As you find or create as many opportunities as you can to be around children, especially children of the same age, background, ethnicity, etc. as the character in your script, remember you are not yet looking for the child in your film. These experiences are not casting sessions. They are not intended to be the search for the perfect child. Your goal is to let the children teach you about the child in your story. Don’t assume you know yet what you are looking for – you don’t. Allow yourself the rare and wonderful opportunity of discovering what is possible and what is real in the world of children. Open yourself up to the world of the unexpected.
Once you have immersed yourself in the world of children for a sufficient amount of time (you will know when that time is), you are ready to take the next step: Casting.
As you begin your search, ask yourself this question: Are you looking for a child who can play the part or are you looking for a child who is the part?
The child who can play the part is an actor who takes on a personality that is different from himself. There is a level of disconnection between the actor and the character.
But, a child who is the part will embody the character immediately. He will always be “in character” because he is the character. There will be little disconnection between the actor and the character. This can either be a plus or a minus. A plus because the child is always the character; a minus because the child is most likely unable to distinguish between himself and the character, and this lack of disconnection could cause problems in many unexpected ways.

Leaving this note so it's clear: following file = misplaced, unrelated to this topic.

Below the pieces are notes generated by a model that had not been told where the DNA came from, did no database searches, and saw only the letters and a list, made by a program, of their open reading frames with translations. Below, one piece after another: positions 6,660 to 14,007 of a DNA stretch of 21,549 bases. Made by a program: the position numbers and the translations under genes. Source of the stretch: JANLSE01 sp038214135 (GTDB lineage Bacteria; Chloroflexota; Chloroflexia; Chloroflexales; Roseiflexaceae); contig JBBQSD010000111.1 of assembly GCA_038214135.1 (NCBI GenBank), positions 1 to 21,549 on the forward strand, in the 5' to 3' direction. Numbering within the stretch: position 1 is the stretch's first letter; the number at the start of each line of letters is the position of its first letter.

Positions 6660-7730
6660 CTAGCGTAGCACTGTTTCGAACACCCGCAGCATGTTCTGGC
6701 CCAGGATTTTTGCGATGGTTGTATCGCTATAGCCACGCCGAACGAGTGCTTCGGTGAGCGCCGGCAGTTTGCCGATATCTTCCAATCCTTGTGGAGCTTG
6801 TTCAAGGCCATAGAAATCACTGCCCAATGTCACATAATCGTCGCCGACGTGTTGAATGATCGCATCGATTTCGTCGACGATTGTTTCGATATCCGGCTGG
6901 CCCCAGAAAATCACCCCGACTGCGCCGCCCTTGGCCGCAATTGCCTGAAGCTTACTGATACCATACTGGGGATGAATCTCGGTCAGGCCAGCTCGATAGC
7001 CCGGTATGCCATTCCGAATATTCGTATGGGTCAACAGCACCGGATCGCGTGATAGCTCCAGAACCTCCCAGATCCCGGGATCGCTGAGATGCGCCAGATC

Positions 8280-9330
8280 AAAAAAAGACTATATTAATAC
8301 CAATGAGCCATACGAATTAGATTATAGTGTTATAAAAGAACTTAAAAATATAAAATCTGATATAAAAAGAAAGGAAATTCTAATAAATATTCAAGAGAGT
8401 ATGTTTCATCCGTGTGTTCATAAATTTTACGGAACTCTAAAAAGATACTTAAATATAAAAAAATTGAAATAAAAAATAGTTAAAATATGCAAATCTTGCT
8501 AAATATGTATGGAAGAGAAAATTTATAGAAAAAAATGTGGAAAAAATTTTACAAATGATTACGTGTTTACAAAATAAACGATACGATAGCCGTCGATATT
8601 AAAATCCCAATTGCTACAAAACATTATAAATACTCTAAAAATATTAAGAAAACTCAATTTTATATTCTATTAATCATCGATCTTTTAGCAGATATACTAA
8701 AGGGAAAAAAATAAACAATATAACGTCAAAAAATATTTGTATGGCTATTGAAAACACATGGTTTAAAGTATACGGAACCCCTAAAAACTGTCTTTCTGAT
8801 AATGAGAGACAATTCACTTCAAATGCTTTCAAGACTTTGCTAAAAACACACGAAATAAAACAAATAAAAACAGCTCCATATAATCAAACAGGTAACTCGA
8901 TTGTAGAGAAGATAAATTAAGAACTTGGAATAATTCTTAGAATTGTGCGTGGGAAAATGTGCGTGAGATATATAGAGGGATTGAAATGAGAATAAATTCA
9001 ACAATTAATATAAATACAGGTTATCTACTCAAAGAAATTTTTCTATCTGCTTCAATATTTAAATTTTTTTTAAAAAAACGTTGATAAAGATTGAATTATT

I suggest you go for the child actor who can play the part. You want to be able to separate the child actor from the character so you have more control over choices and performances.
One other thing to remember about casting: this is where you begin to explore how each child actor will respond to you and your style of directing. This is where the relationship with that child actor will begin.
In order to keep the separation between child and actor clear and clean, be very specific about when you are addressing the child and when you are addressing the character. Using the name of the child or the name of the character is the quickest way to establish a clear delineation between actor and character, especially for the child. And, as you shift from actor to character and back again, you will quickly perceive each actor’s ability (and willingness) to make clear distinctions between actor and character.
This is where you have to start when directing children. Not only with the child himself, but also with the character that the child’s imagination can create so brilliantly. And, if the child embraces the character totally, then 80% of your work is done. Congratulations.
In next month’s newsletter, you will receive Directing Children, Part II: 5 Critical Tips and Guidelines to Directing the Child Actor.